Two weeks ago The Booker Prize announced that An Island, the second novel by South African author Karen Jennings, has been longlisted for this year’s prize. If you knew nothing about the history of the book’s publication you might think there’s nothing remarkable at all about Jennings’ nomination. But you’d be wrong.
After Jennings finished the book in 2017 many publishers rejected it for years. According to The Guardian her publisher Holland House struggled to find anyone willing to review or endorse the book and when it was finally published only 500 copies were printed (in part due to the size of the press). “The only real response that I have been able to pin down,” said Jennings on her rejections, “was that it would not make any money.” Sound familiar?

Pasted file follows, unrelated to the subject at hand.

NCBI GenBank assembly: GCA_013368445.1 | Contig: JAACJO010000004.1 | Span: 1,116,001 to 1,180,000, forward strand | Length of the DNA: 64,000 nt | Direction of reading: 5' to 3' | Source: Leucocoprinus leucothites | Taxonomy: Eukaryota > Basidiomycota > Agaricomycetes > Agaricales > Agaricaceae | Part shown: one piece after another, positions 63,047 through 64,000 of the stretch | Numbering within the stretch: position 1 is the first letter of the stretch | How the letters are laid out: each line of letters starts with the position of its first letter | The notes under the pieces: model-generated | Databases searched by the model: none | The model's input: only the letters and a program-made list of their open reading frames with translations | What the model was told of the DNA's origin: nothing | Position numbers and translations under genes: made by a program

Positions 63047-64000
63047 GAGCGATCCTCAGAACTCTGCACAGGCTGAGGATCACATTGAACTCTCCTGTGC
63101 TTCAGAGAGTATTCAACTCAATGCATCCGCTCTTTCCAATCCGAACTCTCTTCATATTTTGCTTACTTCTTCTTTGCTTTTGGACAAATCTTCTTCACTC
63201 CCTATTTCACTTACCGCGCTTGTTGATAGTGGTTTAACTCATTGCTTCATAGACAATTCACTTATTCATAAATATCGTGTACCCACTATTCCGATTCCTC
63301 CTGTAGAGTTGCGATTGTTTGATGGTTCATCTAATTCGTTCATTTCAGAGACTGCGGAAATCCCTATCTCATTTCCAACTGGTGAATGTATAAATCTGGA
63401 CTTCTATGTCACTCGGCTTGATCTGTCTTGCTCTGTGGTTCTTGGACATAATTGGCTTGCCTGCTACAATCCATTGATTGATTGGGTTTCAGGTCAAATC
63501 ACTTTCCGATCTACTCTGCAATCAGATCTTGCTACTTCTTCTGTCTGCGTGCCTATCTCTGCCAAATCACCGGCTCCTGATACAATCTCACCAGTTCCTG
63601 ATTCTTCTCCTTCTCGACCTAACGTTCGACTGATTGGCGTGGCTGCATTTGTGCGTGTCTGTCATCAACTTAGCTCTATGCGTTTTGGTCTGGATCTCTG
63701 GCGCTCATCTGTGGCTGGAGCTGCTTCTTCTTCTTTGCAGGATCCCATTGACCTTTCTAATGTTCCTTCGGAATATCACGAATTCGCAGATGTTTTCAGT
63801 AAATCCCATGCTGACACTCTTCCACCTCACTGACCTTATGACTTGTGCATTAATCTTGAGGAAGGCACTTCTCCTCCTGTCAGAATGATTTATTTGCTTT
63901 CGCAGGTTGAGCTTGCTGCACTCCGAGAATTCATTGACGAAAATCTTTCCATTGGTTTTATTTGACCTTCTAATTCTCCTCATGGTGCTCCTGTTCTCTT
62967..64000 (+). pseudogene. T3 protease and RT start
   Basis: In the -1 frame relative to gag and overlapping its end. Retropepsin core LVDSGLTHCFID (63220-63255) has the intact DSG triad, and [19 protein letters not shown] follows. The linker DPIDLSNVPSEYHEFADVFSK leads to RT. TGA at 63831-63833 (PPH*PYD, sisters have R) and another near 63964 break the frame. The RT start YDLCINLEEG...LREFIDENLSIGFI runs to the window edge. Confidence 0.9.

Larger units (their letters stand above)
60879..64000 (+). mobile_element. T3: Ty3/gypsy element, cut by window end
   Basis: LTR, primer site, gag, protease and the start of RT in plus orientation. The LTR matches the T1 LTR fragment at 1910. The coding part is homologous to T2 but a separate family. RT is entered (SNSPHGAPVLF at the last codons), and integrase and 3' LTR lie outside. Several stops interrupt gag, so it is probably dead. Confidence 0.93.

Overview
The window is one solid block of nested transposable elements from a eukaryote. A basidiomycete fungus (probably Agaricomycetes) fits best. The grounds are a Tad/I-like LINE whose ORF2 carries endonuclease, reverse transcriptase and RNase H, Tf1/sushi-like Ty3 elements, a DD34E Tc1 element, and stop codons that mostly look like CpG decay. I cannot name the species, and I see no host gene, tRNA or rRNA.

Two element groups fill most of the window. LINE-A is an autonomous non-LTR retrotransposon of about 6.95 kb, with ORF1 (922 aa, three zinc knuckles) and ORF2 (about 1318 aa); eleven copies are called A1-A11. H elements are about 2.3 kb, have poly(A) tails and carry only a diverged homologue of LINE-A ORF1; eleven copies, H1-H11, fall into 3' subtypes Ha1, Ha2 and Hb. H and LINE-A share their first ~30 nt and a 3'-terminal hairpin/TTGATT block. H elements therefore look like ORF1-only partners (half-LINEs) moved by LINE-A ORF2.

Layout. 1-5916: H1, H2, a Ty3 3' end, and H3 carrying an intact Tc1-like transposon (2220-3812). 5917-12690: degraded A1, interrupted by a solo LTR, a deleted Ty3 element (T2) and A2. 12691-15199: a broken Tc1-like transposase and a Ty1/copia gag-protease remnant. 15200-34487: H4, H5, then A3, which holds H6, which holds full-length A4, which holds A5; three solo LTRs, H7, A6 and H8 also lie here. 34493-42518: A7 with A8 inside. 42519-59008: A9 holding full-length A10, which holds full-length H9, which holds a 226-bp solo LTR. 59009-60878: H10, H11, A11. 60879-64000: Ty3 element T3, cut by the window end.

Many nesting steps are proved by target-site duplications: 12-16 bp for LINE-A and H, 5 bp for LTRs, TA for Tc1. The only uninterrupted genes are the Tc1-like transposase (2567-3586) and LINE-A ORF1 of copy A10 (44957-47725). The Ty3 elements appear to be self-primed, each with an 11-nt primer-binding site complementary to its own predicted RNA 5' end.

Jennings’ story reminds me of William Goldman’s immortal advice, first conceived within the context of the film industry but always applicable to anyone that risks rejection for opportunity: NOBODY KNOWS ANYTHING. Goldman understood that a rejection, at best, is a guess. A bet if you will. I feel more and more that rejection is a necessary rite of passage for any serious author.
At one time Cormac McCarthy advised scientists at the Sante Fe Institute on ways they could improve their writing. One piece of advice he gave, quoting Rudyard Kipling, was “Trust yourself when all men doubt you, but make allowance for their doubting too.”
As silly as it sounds – believe in yourself.
Nobody knows anything.